Performing Arithmetic with Various Units of Measure

Instructor: Michael Quist

Michael has taught college-level mathematics and sociology; high school math, history, science, and speech/drama; and has a doctorate in education.

Different units of measure can make our arithmetic problems much more complicated. In this lesson, we'll learn how to perform arithmetic using various units of measure and work through some examples.

Units of Measure

Units of measure can really complicate an arithmetic problem because you can't add apples and oranges together (unless you're making a fruit salad!). You must make your units match before you can combine numbers in an arithmetic problem. For example, say that John, Jan, and Marty want to buy a gift for their mother, a beautiful scarf that will perfectly match her favorite coat. It's $45.75 and they're trying to figure out if they have enough money.

  1. John has a $20 bill from his birthday and six quarters from washing cars.
  2. Jan has two $5 bills for walking dogs, 12 dimes from tips, and 123 pennies in a sack from her penny collection.
  3. Marty has 160 nickels from his paper route and 13 $1 bills from tips.

They pour out all their money on the table and stare at it. Is it enough money to buy the scarf?

Arithmetic is the group of methods including adding, subtracting, multiplying, and dividing used to combine numbers together and solve problems. Units of measure are the word or symbol labels that say how you are measuring things, such as inches, ounces, kilograms, or cents.

Converting One Unit to Another

The rule in arithmetic is that you can't combine different units of measure to come up with an answer. For example, if you add five tablespoons of flour to two cups of flour, how much do you have? If you can convert one of the units to the other, you can give a simple answer. Let's figure out how to do that.

Unit conversion means to change a quantity from one unit into the equivalent quantity (same total amount) using a different unit. Unit conversions use a conversion factor, a statement of equality between two different units, such as 3 feet = 1 yard, 16 ounces = 1 pound, or (more to the point) 16 tablespoons = 1 cup. You can convert from tablespoons to cups in four steps:

  1. Find a conversion factor (16 tablespoons = 1 cup).
  2. Multiply by the unit you want to end up with (multiply by 1 cup).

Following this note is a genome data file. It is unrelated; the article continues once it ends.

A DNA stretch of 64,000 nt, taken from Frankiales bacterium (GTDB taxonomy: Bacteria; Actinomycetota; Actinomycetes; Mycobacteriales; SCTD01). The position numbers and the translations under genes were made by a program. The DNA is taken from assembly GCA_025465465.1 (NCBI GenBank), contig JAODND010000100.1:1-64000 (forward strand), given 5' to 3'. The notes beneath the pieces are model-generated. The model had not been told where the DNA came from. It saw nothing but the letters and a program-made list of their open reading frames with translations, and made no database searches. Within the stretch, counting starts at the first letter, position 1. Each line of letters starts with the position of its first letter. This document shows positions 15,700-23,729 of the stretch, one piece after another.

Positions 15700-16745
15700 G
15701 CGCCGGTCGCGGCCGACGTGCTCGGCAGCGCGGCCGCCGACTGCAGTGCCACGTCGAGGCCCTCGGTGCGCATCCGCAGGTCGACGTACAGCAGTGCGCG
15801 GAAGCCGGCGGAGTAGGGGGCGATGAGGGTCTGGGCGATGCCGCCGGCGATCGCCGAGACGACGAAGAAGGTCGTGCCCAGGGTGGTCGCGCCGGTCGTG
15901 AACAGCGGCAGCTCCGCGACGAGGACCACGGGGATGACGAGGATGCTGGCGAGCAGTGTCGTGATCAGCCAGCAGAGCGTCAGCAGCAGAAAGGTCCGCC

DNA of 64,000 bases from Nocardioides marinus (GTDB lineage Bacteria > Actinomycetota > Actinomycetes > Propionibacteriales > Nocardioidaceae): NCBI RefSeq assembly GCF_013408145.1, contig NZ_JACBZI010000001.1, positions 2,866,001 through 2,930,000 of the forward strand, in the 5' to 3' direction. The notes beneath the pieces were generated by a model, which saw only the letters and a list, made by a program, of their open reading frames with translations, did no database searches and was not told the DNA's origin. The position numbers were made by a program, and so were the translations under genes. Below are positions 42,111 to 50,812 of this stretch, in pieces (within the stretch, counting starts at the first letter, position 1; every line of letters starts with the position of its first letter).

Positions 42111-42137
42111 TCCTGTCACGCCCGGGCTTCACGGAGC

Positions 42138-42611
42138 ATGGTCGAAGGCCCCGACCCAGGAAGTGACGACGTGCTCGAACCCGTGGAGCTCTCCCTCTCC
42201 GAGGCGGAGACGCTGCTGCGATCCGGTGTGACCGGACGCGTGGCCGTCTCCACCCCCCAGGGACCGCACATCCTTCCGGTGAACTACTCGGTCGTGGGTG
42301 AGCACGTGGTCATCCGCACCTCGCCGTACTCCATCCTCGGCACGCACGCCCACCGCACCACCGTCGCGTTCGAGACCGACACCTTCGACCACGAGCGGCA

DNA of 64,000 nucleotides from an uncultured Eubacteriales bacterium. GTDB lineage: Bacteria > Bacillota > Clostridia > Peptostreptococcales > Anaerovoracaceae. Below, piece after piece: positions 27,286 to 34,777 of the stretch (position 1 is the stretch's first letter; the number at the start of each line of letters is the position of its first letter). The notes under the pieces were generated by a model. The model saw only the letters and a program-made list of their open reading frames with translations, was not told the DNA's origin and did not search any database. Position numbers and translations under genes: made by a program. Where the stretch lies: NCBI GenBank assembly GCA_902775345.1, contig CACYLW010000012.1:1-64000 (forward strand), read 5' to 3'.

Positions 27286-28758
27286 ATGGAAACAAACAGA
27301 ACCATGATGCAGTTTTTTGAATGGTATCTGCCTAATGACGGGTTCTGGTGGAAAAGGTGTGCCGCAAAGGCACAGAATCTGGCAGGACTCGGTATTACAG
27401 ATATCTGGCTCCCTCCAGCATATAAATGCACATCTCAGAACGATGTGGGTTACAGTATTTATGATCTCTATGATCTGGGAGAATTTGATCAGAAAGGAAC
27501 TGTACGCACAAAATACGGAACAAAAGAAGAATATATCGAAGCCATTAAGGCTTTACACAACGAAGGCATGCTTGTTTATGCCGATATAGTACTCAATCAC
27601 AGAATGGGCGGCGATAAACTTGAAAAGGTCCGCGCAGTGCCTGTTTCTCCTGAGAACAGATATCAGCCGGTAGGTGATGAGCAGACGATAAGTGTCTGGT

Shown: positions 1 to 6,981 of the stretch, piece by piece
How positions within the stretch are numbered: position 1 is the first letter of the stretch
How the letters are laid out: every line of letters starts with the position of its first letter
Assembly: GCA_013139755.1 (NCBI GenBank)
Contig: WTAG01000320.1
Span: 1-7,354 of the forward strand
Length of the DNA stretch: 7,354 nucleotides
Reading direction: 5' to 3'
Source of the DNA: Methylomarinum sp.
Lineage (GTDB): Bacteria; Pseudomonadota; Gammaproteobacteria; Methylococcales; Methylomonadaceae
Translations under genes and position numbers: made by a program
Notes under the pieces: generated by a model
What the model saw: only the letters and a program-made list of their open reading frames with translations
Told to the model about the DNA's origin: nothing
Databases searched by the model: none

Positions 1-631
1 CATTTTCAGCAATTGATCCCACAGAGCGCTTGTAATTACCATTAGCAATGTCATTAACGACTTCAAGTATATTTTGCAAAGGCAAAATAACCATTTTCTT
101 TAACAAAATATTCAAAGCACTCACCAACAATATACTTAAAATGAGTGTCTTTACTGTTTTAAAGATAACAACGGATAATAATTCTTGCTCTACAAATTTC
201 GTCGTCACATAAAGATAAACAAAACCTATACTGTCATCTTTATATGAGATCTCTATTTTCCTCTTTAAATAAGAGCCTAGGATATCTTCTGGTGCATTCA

3. Divide by the unit you want to get rid of (divide by 16 tablespoons).
  4. Remove the old label and put in the new one (drop the 'tablespoons' label and put in the 'cups' label).

So, let's solve our flour example. Our conversion factor says that 16 tablespoons = 1 cup. To convert 5 tablespoons to cups we'll multiply by the number of cups (the unit we want) and divide by the number of tablespoons (the unit we don't want) in the conversion factor.

Converting tablespoons to cups

Now we can calculate the total amount of flour.

Total flour in cups


Let's go back to our original problem with John, Jan, and Marty. Since the scarf is priced in dollars ($45.75), they decide to convert all their different money units into dollars and then add it all together. John has a $20 bill and six quarters. Since the $20 bill is already in dollars, he just needs to convert the quarters. One dollar = 4 quarters.

Converting quarters to dollars

Adding up his $20 plus the $1.50, he realizes he has $21.50 to pay toward the scarf. Now, it's Jan's turn. Jan has two $5 bills, 12 dimes, and 123 pennies. The two $5 bills add up to $10, but what about the coins? There are 10 dimes in a dollar, and 100 pennies in a dollar.

Converting dimes to dollars

Converting pennies to dollars

Adding up her dollar amounts, Jan has $10.00 + $1.20 + $1.23 = $12.43 to add in for the scarf. Okay, how about Marty? Marty has 160 nickels and 13 $1 bills. The 13 bills just make $13, but what about the nickels? There are 20 nickels in a dollar.

Converting nickels to dollars

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